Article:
In addition to the anointing of the hands and being close your people, Pope Francis says you are supposed to smell like a sheep! So you have to get close enough to see what the sheep smell like so you can take on their smell, you might say. I love to see a priest that walks so close with his people that they feel like he’s one of them. Wow! What a great compliment: one of them! But not so close that he cannot also be strong to lead, but also close enough that he allows them to see his weakness. Often times, I say it’s important that a priest not only love his people, but he allows them to love him. Allow your people to love you. Show that vulnerability that sometimes you need their help and support, but also know that sometimes you are called to be strong when they need your strength. You bring a unique strength to the sacrament for you not only bring yourself, you bring the whole church with you. 

The last thing you must learn in your life as a priest is obedience. You will promise obedience today to me and to my successors. You will be asked to be obedient to your bishop, obedient to your bishop, obedient to your bishop (laughter). But I’m talking about something more than obeying your bishop. That should be the fruit of a deeper obedience in your life, and the deeper obedience is being obedient to your vocation. When you get that hospital call at two in the morning, being obedient to what it means to be a servant. When you’re asked to be a mediator in a difficult conflict in your parish, being obedient to that call to be the peacemaker. When you are called stand up for some strong truth, a difficult truth, being obedient to your call to the priesthood. When you are called to give your people Mass at a time when it’s inconvenient for you but convenient for them, well, consider that option and be obedient to the call of needs of your people. That is a deeper obedience, your ability to hear God’s will in your vocation. 

And in being obedient you begin to be stretched by God, because there will come a time when the people will tire you out. Pope Francis said the other day about being close to the people, “The people are great, but they can sometimes be very tiring.” I’m sorry, but you can be very tiring (laughter)! So when you as a priest are tired at the end of the day, you could be sitting down in front of the TV because you are too tired to pray. Or you are obedient to God’s call to pray and say, “Lord, I’ve got nothing to give you but trust that you are with me now.” And you sit down in front of the Blessed Sacrament, or in a place of prayer, to gather your thoughts together at the end of the day. Be obedient in that call to prayer.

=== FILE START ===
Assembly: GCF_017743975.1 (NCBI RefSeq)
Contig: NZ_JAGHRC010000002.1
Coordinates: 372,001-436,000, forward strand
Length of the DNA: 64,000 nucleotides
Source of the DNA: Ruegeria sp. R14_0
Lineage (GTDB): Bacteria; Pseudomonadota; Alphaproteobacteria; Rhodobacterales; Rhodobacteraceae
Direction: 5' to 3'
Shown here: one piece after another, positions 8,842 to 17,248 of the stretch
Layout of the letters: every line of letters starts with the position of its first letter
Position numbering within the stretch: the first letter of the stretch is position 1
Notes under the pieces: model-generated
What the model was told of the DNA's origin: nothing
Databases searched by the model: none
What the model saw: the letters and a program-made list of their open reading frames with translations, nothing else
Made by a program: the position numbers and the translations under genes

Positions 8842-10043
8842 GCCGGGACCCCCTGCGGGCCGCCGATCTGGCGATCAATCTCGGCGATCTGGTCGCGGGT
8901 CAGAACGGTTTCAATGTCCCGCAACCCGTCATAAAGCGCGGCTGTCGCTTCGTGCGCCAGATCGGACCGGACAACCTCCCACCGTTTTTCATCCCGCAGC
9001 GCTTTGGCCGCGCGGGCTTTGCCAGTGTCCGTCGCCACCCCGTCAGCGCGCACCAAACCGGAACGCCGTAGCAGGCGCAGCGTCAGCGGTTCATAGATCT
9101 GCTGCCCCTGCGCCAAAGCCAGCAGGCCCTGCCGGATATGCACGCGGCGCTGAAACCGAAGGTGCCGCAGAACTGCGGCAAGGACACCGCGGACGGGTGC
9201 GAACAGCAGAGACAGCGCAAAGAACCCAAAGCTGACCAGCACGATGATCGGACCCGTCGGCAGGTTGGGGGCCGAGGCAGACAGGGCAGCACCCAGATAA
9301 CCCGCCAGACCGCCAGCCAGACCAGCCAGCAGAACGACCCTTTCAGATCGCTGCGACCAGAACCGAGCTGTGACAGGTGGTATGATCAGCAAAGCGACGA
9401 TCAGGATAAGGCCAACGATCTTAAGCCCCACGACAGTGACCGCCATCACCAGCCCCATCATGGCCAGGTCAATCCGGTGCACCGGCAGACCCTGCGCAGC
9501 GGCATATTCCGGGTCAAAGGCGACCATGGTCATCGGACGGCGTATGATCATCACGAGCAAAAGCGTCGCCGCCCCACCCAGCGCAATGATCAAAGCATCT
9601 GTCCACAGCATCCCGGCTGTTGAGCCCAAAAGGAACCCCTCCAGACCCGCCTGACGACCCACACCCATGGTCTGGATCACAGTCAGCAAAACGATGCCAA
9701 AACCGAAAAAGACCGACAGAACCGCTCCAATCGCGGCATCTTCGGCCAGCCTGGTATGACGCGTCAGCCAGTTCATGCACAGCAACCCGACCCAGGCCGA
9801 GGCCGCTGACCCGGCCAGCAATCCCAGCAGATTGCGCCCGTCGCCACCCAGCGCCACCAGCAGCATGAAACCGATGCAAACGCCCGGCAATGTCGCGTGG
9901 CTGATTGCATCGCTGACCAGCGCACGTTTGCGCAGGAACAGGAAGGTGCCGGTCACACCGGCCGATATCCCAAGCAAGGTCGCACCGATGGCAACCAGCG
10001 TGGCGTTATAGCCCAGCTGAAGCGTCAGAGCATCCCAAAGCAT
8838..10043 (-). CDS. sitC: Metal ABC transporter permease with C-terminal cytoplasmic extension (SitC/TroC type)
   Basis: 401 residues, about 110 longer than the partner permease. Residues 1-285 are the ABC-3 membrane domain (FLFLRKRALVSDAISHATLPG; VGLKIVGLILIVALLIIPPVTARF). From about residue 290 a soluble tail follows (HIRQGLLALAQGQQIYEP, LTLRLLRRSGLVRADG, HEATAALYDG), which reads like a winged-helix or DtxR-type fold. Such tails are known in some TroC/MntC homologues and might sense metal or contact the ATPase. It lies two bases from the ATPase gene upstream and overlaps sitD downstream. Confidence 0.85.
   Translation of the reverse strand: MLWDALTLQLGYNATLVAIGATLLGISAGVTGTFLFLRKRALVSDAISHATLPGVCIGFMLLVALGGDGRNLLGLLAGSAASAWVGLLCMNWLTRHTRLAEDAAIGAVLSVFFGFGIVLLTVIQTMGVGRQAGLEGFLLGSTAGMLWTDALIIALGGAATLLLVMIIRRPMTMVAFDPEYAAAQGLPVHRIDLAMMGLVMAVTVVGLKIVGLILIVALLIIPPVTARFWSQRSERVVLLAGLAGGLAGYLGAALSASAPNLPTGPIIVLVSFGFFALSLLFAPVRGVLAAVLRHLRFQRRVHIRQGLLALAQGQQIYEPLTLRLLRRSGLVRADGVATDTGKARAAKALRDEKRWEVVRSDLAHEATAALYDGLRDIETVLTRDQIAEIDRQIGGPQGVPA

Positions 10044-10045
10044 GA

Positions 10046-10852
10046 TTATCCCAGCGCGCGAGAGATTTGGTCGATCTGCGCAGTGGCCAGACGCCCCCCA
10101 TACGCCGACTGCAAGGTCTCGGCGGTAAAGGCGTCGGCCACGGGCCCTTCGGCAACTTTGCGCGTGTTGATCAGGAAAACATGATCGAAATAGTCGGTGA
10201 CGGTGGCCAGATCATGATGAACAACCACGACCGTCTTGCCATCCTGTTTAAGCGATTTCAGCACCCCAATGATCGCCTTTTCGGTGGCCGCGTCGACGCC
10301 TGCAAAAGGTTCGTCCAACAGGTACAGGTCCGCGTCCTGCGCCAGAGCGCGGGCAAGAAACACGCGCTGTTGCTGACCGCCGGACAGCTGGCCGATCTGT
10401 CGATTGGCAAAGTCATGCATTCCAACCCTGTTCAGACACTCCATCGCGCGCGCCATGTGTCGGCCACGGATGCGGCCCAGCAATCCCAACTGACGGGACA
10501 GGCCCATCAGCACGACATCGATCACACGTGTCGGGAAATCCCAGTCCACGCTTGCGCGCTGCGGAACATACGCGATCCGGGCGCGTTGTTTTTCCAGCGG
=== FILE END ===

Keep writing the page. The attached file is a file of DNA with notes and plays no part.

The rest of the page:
In the Gospel reading, Jesus questions Peter three times, “Do you love me?” He’s asking this to see how deep his love is, because he says, Peter, when you were a child, you went about as a child. When you were a seminarian, you went about as a seminarian. You could be a great seminarian. People loved you. Not too much responsibility. You know, you were the person everybody loved when you came into the room. That’s good. That’s good to have that. But he then tells Peter, I tell you there will come a day – and most married people or anyone who has made a commitment of love will know this – “there will come a day when someone will come and tie you up and take you where you do not want to go. Jesus said this to indicate the kind of death by which Peter would glorify God.” 

But I think the same holds true in your obedience to your vocation. There will come a time when God will stretch you beyond your comfort zone. In fact, one time a priest told us at a vocation conference, “A vocation is a call beyond your own self-understanding”. Your life as a priest will call you beyond your own self-understanding of yourself and your own self-understanding of your priesthood. Don’t bring your priesthood to the people as though you know what it is, as though your learning is finished and you are going to save them because you know what a priest is. Until you have walked through those moments where God tells you, “I want to take you where you do not want to go. I want to take you to face your pride. I want to take you to face failure and live through it trusting in me. I want you to follow me in difficult times. I want you to pray when you don’t want to pray.” When you have walked through those moments you will begin to see the priesthood that God has called you to. It will include something of what you know. It will include the best of who you are, but it will be beyond your self-understanding right now. It will be better, deeper, but you will have to cast off things that are superficial in order to walk that deeper path, just as Jesus was stripped in his final passage to the cross. He died on the cross. 

As Archbishop Sambi told me being bishop would be my greatest joy and my greatest cross. But the cross is not defeat. The cross is the gateway to resurrection. If we die with the Lord in our priesthood, we will rise with the Lord. And there in the dying and rising you experience the heart of the priestly ministry. There you live the paschal mystery. There you are joined to the cross and you are lifted up at the resurrection. There you understand the Eucharist. There you will understand what it means to be a priest. And you will be humbled, and you will be freed. I pray that you find that in your priesthood, and that you discover the deeper joy that comes with being a priest. 

My brothers, if you are ready to accept this joyful vocation, have your hands anointed for ministry, pledge to be close to your people in love, and promise to be obedient to Christ in his call to priesthood, then come now and be questioned about your intentions to be received into this order of presbyter.